British Columbia's special needs funding isn't keeping up with demand, says a family whose severely disabled son will be cut from assistance when he turns 19 next month.

Teenager Jonathan Martin has Down syndrome and Autism. He's also hearing impaired and non-verbal. The one-on-one care he requires is administered by a support worker, Heather, who is paid for by the Ministry of Children – for now.

When he becomes a legal adult in June, Martin will fall under the care of Community Living BC – which has told his family that "all available funding… is committed."

The CLBC promised to contact them when funding becomes available, but that's of little consolation to Jonathan's mother Kathy.

"Age 19 is an arbitrary number. Someone like Jonathan with a developmental disability, he doesn't change at age 19. He still needs the same services," she told CTV News.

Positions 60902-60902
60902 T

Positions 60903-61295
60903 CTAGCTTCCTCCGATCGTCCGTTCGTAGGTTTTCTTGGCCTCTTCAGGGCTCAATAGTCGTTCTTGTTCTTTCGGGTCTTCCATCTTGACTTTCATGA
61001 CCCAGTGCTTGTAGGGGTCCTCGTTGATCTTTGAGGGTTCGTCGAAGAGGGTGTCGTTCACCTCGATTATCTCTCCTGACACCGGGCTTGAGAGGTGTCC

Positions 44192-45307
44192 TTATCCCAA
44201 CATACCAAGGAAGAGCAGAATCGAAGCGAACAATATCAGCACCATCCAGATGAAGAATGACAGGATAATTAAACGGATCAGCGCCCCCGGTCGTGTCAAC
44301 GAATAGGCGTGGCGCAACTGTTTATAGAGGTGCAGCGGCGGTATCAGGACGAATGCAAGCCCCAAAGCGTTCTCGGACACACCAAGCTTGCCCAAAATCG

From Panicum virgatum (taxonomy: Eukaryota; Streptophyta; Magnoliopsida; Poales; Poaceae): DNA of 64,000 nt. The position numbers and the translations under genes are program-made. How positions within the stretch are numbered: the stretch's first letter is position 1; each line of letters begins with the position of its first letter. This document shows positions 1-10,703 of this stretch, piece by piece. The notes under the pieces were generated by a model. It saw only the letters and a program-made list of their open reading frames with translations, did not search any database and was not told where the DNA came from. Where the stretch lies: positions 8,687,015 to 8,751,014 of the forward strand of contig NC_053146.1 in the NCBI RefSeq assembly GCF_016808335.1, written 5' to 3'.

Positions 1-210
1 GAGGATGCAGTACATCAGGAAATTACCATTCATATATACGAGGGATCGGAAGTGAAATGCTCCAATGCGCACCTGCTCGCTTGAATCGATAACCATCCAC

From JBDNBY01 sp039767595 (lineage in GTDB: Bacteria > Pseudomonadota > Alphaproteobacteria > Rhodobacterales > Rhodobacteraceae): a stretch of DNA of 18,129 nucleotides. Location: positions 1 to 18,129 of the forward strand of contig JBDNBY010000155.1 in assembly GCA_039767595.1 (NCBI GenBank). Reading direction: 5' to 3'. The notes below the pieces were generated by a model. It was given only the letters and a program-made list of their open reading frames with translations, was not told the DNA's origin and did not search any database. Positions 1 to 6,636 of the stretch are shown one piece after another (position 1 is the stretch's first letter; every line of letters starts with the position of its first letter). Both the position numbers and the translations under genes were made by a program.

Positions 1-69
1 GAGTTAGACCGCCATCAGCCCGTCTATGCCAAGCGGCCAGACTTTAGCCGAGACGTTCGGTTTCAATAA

"He's completely dependent… he requires people to engage him."

Community Living BC, which has a budget of $701-million this year, says funding has actually increased by $31-million over the last three years.

But critics claim that's not enough to keep up with demand, with special needs clients increasing in numbers by five per cent annually.

According to the CLBC's numbers, an average of $52,054 per year was spent on clients in 2007. In 2011, it was down to $48,843. The organization says it is simply being more efficient.

Social Development Minister Harry Bloy said he cannot comment on specific cases, but that his ministry "has always funded the services required for Community Living BC."

"I admit there are lots of challenges for families and for this government to keep providing services," he said, adding that "we have provided more money, year after year."

Bloy says CLBC also brought in 766 new clients over the last year, and expanded service to a further 1,000.

Asked for comment, British Columbia's "family first" premier, Christy Clark, also pledged her support for special needs families. "We need to make sure we're supporting families of all shapes and sizes and that includes people with disabilities," Clark said.

But Kathy Martin, whose family still faces an uncertain future, isn't convinced.

"Certainly our family's not being put first," she said. "Our family is collapsing."

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